Ottawa is fielding more than 100 requests for financial assistance from Indigenous communities intent on launching searches for unmarked graves, a volume of demand certain to deplete government funding commitments and stretch the availability of archeological expertise in the country, according to Indigenous leaders and academics.
The federal government said earlier this month it would distribute $27-million for First Nations to locate, identify and commemorate Indigenous children buried in undocumented sites of former residential schools.
By last week, the number of initial inquiries for that financial support had climbed past 100, according to Indigenous Services Canada spokeswoman Leslie Michelson. The surge in interest followed announcements by Tk’emlúps te Secwépemc Nation in British Columbia and Cowessess First Nation in Saskatchewan of the discovery of hundreds of unmarked graves on the grounds of former residential schools.
With many project proposals in the early stages, the total cost and complexity of the work countrywide is difficult to measure. The potential search sites lie beneath landfills and parking lots, farmers’ fields and golf courses. They vary in size from patches of grass to the equivalent of multiple football fields. Clues to their whereabouts remain buried in historical surveys and fading memories.
With Alberta’s commitment last week of $8-million toward finding unmarked graves, government funds for the task now total around $50-million. The final tab could be 20 times that, according to Indigenous leaders and academics experienced in such searches.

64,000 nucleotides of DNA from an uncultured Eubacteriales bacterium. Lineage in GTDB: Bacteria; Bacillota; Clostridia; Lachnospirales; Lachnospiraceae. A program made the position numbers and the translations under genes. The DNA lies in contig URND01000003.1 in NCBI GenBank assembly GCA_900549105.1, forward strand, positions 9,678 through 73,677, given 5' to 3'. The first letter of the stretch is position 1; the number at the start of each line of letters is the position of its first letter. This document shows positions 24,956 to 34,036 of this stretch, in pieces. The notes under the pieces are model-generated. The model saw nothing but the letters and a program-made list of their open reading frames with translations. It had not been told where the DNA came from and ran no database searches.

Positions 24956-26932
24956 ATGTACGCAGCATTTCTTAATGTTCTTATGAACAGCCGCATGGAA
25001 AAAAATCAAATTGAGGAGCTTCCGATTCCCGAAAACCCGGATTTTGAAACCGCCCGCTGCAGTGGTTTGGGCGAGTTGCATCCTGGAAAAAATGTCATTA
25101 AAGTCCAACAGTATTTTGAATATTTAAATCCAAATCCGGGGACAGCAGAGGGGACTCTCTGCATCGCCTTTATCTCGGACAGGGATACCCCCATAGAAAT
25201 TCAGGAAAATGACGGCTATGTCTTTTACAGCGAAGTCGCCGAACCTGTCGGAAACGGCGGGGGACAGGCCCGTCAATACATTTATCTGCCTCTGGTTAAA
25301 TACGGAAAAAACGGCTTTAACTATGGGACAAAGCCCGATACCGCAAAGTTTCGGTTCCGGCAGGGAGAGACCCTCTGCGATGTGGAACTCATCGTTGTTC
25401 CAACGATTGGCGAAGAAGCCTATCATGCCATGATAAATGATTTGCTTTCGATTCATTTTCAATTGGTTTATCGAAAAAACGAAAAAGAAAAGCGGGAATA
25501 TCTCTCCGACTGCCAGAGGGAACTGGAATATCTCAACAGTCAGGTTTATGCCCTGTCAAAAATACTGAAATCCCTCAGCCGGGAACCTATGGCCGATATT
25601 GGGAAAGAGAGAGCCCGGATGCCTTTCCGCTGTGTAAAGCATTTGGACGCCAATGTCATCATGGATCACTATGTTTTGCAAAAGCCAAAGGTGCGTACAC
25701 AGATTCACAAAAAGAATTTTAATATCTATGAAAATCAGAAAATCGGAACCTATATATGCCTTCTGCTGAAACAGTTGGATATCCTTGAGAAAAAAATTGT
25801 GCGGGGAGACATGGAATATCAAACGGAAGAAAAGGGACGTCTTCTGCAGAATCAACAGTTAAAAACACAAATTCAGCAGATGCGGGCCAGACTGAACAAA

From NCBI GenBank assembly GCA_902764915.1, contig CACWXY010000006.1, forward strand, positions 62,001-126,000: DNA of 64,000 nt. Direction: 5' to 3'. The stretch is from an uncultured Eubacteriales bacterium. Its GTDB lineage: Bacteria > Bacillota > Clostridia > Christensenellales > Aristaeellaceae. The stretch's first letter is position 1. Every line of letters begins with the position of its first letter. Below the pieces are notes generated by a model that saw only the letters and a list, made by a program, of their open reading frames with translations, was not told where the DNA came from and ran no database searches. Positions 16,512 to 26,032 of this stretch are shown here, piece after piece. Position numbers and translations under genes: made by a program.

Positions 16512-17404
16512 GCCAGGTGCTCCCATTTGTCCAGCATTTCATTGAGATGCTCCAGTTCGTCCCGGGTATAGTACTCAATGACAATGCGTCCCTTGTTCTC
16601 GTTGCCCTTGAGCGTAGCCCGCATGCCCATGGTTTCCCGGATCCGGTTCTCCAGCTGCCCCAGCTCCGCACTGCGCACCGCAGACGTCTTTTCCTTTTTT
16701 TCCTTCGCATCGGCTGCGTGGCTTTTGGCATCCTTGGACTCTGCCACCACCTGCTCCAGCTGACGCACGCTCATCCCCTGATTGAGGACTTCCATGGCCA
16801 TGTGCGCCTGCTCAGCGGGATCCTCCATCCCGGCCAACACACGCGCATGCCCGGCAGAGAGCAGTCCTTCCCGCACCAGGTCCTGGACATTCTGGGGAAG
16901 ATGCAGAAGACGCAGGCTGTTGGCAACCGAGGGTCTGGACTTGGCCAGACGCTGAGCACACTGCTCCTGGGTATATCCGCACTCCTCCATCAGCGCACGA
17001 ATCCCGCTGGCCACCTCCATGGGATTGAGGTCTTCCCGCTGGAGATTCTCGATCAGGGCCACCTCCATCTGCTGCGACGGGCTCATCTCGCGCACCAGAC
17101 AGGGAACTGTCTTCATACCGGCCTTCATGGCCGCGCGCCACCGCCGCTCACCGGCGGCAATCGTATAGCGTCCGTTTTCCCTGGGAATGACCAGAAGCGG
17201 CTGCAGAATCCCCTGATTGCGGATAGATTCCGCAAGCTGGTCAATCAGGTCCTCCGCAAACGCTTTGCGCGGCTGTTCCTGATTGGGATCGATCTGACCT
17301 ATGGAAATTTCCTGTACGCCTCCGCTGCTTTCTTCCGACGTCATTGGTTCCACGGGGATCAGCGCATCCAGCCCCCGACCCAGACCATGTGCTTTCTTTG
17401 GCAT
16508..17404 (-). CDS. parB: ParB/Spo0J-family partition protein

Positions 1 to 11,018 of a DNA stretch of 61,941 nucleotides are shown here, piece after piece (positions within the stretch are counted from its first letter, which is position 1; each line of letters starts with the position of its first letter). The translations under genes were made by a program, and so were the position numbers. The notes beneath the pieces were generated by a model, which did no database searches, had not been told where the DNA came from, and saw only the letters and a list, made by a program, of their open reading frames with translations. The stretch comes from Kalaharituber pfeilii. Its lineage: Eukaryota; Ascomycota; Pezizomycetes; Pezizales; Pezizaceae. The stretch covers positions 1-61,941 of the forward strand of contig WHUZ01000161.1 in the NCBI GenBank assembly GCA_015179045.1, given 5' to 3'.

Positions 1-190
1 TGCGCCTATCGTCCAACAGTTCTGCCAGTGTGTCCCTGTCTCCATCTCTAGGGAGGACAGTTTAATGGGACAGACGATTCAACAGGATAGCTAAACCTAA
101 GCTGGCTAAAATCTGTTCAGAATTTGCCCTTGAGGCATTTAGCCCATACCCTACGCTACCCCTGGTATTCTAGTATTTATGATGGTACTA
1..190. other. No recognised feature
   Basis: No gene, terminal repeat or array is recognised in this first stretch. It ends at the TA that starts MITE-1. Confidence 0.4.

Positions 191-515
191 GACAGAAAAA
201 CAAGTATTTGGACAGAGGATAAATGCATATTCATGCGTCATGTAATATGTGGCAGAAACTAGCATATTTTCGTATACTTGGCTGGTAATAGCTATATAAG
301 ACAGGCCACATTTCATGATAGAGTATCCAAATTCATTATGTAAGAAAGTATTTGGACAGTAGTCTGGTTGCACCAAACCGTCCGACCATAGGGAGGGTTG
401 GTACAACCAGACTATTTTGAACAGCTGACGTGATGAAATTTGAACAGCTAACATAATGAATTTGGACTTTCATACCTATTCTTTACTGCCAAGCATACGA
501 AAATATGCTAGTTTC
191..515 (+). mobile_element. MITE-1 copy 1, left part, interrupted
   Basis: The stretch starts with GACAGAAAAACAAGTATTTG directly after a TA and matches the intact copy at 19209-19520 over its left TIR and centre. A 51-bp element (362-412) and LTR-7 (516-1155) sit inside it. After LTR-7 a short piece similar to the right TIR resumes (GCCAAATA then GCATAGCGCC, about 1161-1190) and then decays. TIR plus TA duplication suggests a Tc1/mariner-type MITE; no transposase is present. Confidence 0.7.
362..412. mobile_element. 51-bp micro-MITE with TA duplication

“When you look at the work that’s needed, it’s a drop in the bucket,” Chief Mike Sack of Sipekne’katik First Nation in Nova Scotia said of the money committed so far.
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Past searches using ground penetrating radar have scraped by on federal grants as low as $20,000. The sum would cover radar work over a small, well-defined area conducted by academics labouring for free. In Brantford, Ont., meanwhile, Six Nations of the Grand River Chief Mark Hill is asking for $10-million from Ottawa, a figure meant to represent the full tab of a broad archeological search, followed by a forensic examination and all the psychological and spiritual supports needed to help the community grapple with the emotional fallout.
If that $10-million estimate is applied to each of the more than 130 former residential school sites identified by the Truth and Reconciliation Commission, the total national bill quickly reaches north of $1-billion.
“There needs to be consideration around the spiritual supports, the psychological supports,” said Kisha Supernant, director of the Institute of Prairie and Indigenous Archaeology at the University of Alberta. “Then there are questions about commemoration, about whether forensic analysis needs to take place. I suspect we’ll see more project estimates closer to what Six Nations is asking.”
So far, provincial governments in Alberta, Saskatchewan, Manitoba and Ontario have pledged a total of $22.5-million to cover the work. Ottawa’s $27-million is what remains of a $33.8-million commitment made in the 2019 budget.
The federal money has begun to flow, with $4.88-million being set aside last week for the Federation of Sovereign Indigenous Nations, which represents 74 First Nations in Saskatchewan, including Cowessess.
“These funds will help with research, knowledge gathering and the initial ceremonies related to the burial sites of children who never returned from residential schools to their Indigenous communities,” said Kyle Fournier, spokesman for the office of Crown-Indigenous Relations Minister Carolyn Bennett.
Roughly 17 of the more than 130 sites identified by the Truth and Reconciliation Commission have standing school buildings, making for relatively straightforward search grids. The remaining 113 or so get complicated.